|Monday, April 16, 1928||The Globe (Toronto)||Page 13|
Engineer is killed, passengers escape, in Bradford wreck.
Body of J. W. Brooks, Toronto, pinned beneath locomotive, recovered by rescue crew—Cause of derailment is not known.
Experts are sent to probe accident.
Special Despatch to The Globe.
Bradford, April 15.—J.W. Brooks of Toronto, engineer of the Canadian National Express, No. 4, from Winnipeg, was almost instantly killed when his engine left the rails in the station yard just south of the Bradford Station yesterday morning, at about 7.30. Travelling at an estimated speed of 20 miles an hour, the engine plunged into marshy ground at the side of the track and, in overturning, pinned the engineer beneath it. Fireman Frank Green, also of Toronto, was thrown clear of the cab when the engine overturned, and escaped with minor injuries. None of the three passenger coaches overturned and the 125 passengers aboard all escaped injury. In all, nine cars were derailed.
Auxiliaries with two cranes were at work on the engine since late yesterday morning, and shortly after 4 today were able to extricated the mogul from the marsh, and free the body of the engineer from the wreck.
Steel cars credited.
That the accident was not of a more serious nature has been attributed to the steel construction of the cars, which were enabled to withstand the tremendous pressure from the rear coaches when the train came to the sudden stop.
At a late hour Sunday night Toronto officials of the Canadian National Railway were unable to shed any light on the cause of the derailment. Four experts were despatched to the scene of the accident by automobile shortly after it had been reported. Up to the present their findings had not been reported to the Toronto departments.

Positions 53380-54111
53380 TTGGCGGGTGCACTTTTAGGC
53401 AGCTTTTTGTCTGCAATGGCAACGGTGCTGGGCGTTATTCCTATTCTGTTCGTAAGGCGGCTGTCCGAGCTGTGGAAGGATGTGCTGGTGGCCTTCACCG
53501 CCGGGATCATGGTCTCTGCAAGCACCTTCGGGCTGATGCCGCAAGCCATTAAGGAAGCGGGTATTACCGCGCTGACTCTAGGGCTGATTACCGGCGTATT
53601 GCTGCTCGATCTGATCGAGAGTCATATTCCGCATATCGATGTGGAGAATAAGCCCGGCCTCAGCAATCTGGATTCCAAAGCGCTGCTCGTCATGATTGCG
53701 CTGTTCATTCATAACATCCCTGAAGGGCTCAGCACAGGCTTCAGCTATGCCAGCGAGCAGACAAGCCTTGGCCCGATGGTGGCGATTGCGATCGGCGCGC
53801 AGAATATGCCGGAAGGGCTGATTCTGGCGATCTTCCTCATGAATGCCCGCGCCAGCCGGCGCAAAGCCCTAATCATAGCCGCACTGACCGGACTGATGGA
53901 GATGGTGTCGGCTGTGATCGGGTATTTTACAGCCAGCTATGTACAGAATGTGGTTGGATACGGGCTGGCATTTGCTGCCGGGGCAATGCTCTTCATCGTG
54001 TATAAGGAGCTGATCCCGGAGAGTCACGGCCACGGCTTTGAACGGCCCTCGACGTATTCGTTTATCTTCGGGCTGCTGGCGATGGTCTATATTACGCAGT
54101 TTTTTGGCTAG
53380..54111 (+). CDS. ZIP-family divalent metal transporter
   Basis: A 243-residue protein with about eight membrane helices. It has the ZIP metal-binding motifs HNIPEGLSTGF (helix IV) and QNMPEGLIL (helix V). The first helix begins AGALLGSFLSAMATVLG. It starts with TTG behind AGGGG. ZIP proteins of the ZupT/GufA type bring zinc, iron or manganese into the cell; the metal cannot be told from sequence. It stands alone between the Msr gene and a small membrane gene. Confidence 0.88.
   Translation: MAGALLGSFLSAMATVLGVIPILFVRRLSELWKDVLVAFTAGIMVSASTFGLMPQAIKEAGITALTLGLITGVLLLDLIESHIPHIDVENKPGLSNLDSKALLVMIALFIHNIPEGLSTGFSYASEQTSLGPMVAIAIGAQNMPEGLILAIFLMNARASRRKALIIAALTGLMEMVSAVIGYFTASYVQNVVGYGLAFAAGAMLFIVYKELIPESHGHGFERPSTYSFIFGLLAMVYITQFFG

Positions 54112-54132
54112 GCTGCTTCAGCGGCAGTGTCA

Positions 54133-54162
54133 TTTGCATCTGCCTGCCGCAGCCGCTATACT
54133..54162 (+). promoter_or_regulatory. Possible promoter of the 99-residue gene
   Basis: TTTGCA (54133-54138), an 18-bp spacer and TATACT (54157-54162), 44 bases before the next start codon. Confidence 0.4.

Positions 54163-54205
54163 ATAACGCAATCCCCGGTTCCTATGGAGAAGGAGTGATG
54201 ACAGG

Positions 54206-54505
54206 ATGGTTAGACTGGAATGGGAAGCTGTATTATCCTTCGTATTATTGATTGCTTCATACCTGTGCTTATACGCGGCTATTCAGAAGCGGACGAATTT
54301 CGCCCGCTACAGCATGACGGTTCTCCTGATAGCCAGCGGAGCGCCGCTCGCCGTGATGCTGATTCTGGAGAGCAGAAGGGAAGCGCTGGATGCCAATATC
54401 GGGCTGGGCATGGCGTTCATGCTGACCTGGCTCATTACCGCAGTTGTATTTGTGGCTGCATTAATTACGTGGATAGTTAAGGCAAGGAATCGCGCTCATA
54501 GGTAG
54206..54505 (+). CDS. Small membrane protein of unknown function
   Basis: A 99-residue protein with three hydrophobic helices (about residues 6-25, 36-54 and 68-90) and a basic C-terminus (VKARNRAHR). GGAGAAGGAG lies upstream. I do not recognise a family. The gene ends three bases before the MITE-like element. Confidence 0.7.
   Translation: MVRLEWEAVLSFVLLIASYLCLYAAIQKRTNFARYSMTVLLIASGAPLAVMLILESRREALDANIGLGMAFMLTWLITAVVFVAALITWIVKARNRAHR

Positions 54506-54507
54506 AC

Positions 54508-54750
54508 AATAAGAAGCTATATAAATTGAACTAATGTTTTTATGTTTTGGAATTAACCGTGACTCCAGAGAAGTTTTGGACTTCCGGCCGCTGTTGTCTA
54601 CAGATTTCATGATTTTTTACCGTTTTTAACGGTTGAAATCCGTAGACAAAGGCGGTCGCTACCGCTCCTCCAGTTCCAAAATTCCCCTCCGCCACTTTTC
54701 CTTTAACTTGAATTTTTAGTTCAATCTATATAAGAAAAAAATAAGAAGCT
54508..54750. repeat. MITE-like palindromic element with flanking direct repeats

No trace of Washout.
A theory that the track might have been washed out was discountenanced when an examination of the right of way at this point revealed no trace of a water-weakened roadbed it was account of washouts that the train was being operated on this line, as the old division on the Canadian Northern line had been rendered insecure by the spring floods. No. 4 had been using the line through Barrie and Allandale from Washago for about a week, and no washouts or other trouble on this line had been reported since the Western passenger express trains had been using it.
It is believed that a broken wheel or rail might have caused it, or that a section of track might have spread when the engine came on it, especially as the accident occurred at a curve.
Aid rushed to wreck.
A special train with doctors and nurses left Allandale within a short time, and auxillaries also were rushed from that point and Toronto.
Brooks was one of the youngest engineers on the road. He was 26 years of age, and had secured his engineer's certificate in 1922. He had come to Toronto about a year ago, previously working on the Bancroft and Ottawa division. He was a "spare" engineer connected with the Mimico section. Born in Depot Harbor, he is survived by a widow, formerly Miss Mabel La Vergne, and four children, Walter, aged 7; Evelyn, aged 6; Francis, aged 4, and Ruth, aged 2. He was a member of Bancroft A.F. & A.M., and of Brancroft Anglican Church.